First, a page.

Time magazine's decision to reveal the source of an investigative story by its reporter has divided scribes and academics in New York.
Critics describe the decision as capitulation, saying that now, sources would find it difficult to believe that their identity could be protected.
At the centre of the controversy is magazine's White House correspondent Mathew Cooper who is facing a jail term for refusing to cooperate with a grand jury probing the leak of a CIA operative's identity.
Time's editor-in-chief Normal Pearlstine agreed to comply with a federal subpoena and surrender Cooper's notes and files relating to the story.
Pearlstine told the magazine that it was the most difficult decision he had made in 36 years in the news business. But critics say the investigative story writers would now have to bother about media companies in addition to government prosecutors.
The magazine said that in handing over the requested materials, Pearlstine and Time Inc. had made the argument that there was now no need for Cooper to testify because Cooper's files contain at least some of the information they had been seeking.
Cooper told Time magazine, "There's honour in obeying an order backed by the Supreme Court. There's honour in civil disobedience. I wish Time Inc. had tried to hold out longer against handing over papers that identified my sources. But there's surely principle in both decisions."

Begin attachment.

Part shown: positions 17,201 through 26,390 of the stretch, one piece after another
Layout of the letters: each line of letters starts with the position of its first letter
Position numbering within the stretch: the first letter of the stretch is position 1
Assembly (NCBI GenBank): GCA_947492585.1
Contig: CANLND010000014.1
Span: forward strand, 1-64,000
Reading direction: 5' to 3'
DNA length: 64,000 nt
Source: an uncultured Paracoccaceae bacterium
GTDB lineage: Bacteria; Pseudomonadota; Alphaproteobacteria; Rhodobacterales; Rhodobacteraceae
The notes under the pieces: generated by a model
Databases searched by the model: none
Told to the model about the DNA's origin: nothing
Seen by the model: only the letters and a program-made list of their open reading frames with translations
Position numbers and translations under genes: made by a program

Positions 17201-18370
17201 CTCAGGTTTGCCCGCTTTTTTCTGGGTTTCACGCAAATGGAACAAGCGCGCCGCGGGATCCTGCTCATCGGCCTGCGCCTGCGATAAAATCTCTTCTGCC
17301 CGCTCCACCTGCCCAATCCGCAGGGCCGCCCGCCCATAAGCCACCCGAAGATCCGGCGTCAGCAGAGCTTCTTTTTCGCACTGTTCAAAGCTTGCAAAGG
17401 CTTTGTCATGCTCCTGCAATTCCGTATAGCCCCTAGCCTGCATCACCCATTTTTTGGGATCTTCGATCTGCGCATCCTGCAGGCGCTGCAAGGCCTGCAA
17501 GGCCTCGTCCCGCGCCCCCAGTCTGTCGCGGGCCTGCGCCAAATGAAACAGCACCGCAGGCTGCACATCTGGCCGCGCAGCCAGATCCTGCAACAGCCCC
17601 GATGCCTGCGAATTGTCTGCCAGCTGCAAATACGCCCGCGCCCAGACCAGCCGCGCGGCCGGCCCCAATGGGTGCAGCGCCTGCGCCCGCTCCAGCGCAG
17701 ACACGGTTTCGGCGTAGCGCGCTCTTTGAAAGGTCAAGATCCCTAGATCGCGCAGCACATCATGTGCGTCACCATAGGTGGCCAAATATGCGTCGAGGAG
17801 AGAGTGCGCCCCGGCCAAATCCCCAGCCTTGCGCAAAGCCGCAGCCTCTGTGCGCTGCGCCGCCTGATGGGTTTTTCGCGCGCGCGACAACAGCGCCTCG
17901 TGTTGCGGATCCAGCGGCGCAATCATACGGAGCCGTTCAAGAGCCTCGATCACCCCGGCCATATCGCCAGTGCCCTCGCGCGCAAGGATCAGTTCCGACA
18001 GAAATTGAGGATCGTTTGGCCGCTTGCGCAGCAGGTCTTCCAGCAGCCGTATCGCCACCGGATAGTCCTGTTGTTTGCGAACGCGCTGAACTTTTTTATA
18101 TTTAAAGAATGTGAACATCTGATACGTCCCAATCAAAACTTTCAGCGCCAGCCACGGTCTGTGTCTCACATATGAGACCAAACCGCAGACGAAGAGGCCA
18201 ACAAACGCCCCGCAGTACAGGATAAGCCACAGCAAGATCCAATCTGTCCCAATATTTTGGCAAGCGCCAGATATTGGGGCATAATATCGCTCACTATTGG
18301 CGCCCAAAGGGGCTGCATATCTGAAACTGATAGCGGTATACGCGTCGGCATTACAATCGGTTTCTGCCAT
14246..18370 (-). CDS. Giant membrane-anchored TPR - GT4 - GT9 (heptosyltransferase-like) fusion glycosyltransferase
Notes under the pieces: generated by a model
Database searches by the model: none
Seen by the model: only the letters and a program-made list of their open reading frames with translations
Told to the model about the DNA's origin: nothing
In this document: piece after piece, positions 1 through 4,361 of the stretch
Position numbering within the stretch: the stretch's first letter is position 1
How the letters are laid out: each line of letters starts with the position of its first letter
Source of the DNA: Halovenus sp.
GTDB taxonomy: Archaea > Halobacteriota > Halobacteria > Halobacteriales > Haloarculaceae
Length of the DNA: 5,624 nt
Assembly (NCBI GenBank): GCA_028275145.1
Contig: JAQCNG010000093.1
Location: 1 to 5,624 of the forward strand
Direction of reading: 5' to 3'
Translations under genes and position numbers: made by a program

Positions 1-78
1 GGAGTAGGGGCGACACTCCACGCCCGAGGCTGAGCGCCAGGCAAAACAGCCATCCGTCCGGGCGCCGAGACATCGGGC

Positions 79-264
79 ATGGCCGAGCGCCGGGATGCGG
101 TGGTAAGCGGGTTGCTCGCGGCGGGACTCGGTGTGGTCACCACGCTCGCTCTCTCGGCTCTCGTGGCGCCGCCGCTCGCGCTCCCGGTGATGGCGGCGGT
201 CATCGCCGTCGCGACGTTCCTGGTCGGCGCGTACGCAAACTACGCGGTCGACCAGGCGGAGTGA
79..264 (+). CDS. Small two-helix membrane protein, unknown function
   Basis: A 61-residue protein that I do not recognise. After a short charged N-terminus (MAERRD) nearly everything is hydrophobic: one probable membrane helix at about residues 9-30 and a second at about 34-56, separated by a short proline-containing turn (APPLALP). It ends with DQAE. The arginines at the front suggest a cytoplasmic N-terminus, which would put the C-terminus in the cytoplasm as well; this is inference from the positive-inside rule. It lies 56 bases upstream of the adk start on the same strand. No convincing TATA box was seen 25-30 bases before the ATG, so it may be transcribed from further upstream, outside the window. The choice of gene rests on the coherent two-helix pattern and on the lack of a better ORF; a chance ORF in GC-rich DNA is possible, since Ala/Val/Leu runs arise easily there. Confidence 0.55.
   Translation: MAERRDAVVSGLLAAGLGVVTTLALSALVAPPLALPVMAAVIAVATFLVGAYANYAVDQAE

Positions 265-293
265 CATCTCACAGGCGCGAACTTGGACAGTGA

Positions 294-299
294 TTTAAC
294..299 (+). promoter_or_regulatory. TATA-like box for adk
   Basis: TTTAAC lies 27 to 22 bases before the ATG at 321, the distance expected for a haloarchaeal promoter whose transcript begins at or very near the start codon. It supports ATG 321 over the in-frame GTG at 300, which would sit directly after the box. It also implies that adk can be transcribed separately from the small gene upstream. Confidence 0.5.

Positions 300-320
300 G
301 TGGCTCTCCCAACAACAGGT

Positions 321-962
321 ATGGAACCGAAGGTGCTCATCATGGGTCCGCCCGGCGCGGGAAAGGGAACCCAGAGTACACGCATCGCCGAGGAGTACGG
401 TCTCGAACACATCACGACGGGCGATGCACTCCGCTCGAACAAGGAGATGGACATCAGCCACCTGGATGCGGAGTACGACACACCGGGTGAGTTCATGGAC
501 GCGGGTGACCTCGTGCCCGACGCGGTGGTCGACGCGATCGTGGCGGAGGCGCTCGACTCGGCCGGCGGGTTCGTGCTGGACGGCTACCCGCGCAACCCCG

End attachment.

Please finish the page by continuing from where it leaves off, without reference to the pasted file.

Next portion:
But the magazine quoted Reporters Committee for Freedom of Press executive director Lucy Dalglish as saying, "I can't think of a time when a news organisation has done something like this."
"'This is going to be open season on journalists," says Dalglish. "Litigators are out there thinking, why not subpoena them? I'm probably going to win."
Project for Excellence in Journalism director Tom Rosenstiel said Time Inc.'s decision signalled that sources -- and reporters -- would now have to worry about media companies in addition to government prosecutors. "How will sources believe that journalists can keep their word?"
The New York Times criticised Time Inc.'s decision to hand over material. Publisher Arthur Sulzberger Jr. said he was 'deeply disappointed'-- and said it backed its correspondent Judith Miller who is also under investigation in the case and refused to testify.
The courts have repeatedly denied Cooper and Miller privilege to protect their sources. After the Supreme Court refused to hear the case, Pearlstine said he concluded that Time Inc. had an obligation to follow the law. "When the courts rule that a citizen's obligation to testify before a grand jury takes precedence over the press's First Amendment right, to me, going against that finding would put us above the law."
Others have questioned whether Time Inc. was putting corporate priorities over journalistic ones.
Continued refusal to cooperate with the judge would have meant increased fines (well above the current $ 1,000-a-day penalty). Pearlstine vehemently dismissed the idea of any such calculation. "I am solely responsible for this decision, and the threat of fines never figured into my thinking."
He added that he did not consult with Time Inc. Chief Executive Officer Ann Moore or Time Warner CEO Richard Parsons.